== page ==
Tag Archives: Why Buddhism is True

Why Buddhism is True — a review

Disclaimer:  I am not a Buddhist.  And by admission, neither is the author.

The main title, Why Buddhism is True, is a bit misleading.  Throughout most of the book, the author threads interesting, up-to-date, and digestible logic as to the (potentially huge) benefits of practicing mindful meditation.  As a beginning meditator, Wright’s reasoning was compelling enough to have me hooked from the start.

If only we could all start young with this practice.

But you don’t need to be attracted to meditation to be captivated by the book.  In fairness, Wright does provide an abundance of thought-provoking (no pun) data not only from science, but also from modern psychology which seems to coincide with basic Buddhists concepts of not-self/emptiness, liberation from delusion (how we see ourselves is largely an illusion), and our thinking mind’s “default mode network.”

If anyone is, (shouldn’t we all be), interested in understanding the mechanics behind how feelings shape thoughts, behaviors, and perceptions, and how, through practice, we can become aware of “things in our environment that affect those feelings,” than the book is well worth the investment.  Some feelings, he says “are good guiding lights,” while others can “push us around.”  He provides first-hand examples of how we might successfully manipulate the feelings that may not be benefiting us.

Even Newark’s airport has a meditation room.

Wright speckles the book with his own experiences, mainly with dry, relatable, yet subtlely perky humor.  I found myself laughing out loud several times throughout the book.

The value of meditation, he says, is its use as a fundamental tool, one that enables us to see the stories we build and how we can more clearly separate illusion from truth.  In other words, he says, mindfulness meditation helps us change our perception of the world, even with potentially simple annoyances like crabgrass, the buzzsaw of construction noise, or the impulse to respond to a pricky email.  He also describes the benefit of continued meditation as an evolving capacity of “seeing things with higher resolution.”

The key, he says, through daily practices of mindful meditation, is becoming more aware of “what causes what,” (causality).  But, he explains, the fruits of meditation is more than just awareness.  It’s active learning how to change negative into positive.

The crux of the book and Wright’s principal argument for our feelings, he outlines, is the  “conditioning” of natural selection, which is built into our core from millions of years of evolution.  But many “natural tendencies” which served our species well over time may also be working against us (in our relatively recent, densely populated global community).  He describes, through meditation, how we can “subvert the programming of (the undesirable aspects of) natural selection,” to achieve a measurable, positive impact in our lives and of those around us.  In effect, he is saying that Darwin confirmed the truth behind Buddhism.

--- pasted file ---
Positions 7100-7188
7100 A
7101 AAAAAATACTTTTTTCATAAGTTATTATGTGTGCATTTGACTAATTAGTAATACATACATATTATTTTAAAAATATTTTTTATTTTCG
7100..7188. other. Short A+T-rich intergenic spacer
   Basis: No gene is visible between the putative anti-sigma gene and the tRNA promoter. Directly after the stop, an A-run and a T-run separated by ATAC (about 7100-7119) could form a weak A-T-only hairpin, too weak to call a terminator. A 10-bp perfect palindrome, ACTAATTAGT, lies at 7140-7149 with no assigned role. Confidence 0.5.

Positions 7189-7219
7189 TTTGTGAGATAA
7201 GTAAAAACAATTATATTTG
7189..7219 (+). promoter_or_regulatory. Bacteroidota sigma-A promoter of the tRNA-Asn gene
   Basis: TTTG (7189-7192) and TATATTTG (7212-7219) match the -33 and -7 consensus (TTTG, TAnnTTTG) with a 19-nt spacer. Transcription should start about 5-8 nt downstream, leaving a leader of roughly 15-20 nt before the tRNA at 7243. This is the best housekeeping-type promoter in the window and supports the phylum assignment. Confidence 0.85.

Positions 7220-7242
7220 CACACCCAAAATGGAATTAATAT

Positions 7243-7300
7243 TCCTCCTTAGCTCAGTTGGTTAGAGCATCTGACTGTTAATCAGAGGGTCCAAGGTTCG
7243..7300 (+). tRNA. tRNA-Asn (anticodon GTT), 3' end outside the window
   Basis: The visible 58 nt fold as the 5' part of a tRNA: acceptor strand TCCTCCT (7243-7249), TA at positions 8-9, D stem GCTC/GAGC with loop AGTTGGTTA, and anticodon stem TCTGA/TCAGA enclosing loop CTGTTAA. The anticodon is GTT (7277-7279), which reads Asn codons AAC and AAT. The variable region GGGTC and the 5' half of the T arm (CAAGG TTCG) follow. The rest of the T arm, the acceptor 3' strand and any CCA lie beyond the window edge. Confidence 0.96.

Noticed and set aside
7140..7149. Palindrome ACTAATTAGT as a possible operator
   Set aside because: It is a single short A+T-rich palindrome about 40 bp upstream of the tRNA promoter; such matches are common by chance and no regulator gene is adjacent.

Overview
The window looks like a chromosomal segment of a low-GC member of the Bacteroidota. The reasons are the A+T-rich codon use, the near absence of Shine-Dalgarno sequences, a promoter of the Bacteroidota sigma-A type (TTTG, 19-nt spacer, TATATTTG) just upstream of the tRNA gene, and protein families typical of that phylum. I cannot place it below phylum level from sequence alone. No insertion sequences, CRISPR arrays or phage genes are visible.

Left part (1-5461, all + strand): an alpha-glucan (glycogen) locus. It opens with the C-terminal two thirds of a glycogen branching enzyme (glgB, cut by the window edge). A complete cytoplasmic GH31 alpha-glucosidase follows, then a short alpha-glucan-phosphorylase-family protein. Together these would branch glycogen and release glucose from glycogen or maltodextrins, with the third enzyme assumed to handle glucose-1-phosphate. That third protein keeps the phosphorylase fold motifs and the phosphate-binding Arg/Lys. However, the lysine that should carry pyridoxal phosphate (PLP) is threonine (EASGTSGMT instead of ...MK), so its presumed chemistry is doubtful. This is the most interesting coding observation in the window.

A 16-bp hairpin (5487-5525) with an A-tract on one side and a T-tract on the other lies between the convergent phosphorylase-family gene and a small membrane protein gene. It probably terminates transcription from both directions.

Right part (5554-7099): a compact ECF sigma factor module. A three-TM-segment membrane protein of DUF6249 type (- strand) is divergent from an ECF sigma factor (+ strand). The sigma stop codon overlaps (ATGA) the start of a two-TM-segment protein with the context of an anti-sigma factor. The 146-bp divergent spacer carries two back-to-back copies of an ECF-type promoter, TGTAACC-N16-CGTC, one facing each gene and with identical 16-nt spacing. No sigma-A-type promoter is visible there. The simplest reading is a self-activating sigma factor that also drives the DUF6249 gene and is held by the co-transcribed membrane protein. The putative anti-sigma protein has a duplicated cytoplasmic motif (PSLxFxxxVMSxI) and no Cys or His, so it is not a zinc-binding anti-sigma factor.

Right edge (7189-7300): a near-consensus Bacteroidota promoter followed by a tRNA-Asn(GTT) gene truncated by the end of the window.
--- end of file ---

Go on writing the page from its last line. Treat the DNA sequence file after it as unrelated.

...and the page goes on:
After listening to his book (twice) it’s hard not to believe him.

Selecting Naturally

It’s kind of amazing in this day and age, with technological developments happening at the speed of light, that Darwin’s natural selection, which he deduced from exhaustive research about 150 years ago, still forms the basis for modern molecular biology.

In last week’s post, I wrote that concern over what-the-neighbors-think is a “learned notion.”  I may have been wrong.  I recall dear-ole mom drilling that concept into us at an early age.  I thought I learned it.  While that could be partially true, Robert Wright’s book, Why Buddhism Is True, suggests that this powerful desire of caring with others think (about us) is deeply embedded in our emotional DNA.  The urge to titivate seems to have been developed as part of our species’ natural selection.

We like to think of ourselves as in control of everything we do and think.  But we, as organisms, have been developing for billions of years, constructing, continually altering, and perfecting, subtle behaviors which become ingrained in our genomes.  The one driving force behind every creature, from the most basic single cell to complex, emotionally-driven humans, is the need to reproduce.  More innately powerful than anything else is every organism’s tenacious impulse to make sure its genes are passed on.  Sex did not develop into a pleasurable act that homo sapiens are driven to perform, again and again, for nothing.

For humans, living for hundreds of thousands of years in small bands, meant making sure we were attractable as a mate.  As groups and tribes grew more substantial, so did our need to make sure we always presented our best side.  This self-esteem preservation, to appear attractive to others, has crawled into the depths of our being.    Evidently, for example, the natural angst of speaking in public was designed by natural selection.  For most of human history, we did not speak in public.

They evolved to attract their mates.

When CD came up with Survival of the Fittest, he wasn’t referring to how long an organism could survive relative to another, but how many offsprings it could successfully leave behind before it died. These microevolutionary instincts, driving behaviors embedded in our psyche, carry on long after our jobs of passing on genes has been accomplished.

I wish I could say I’ve evolved beyond the grasp of what I imagine the perceptions others have of me.  It may be though, that I’m still in amoeba level.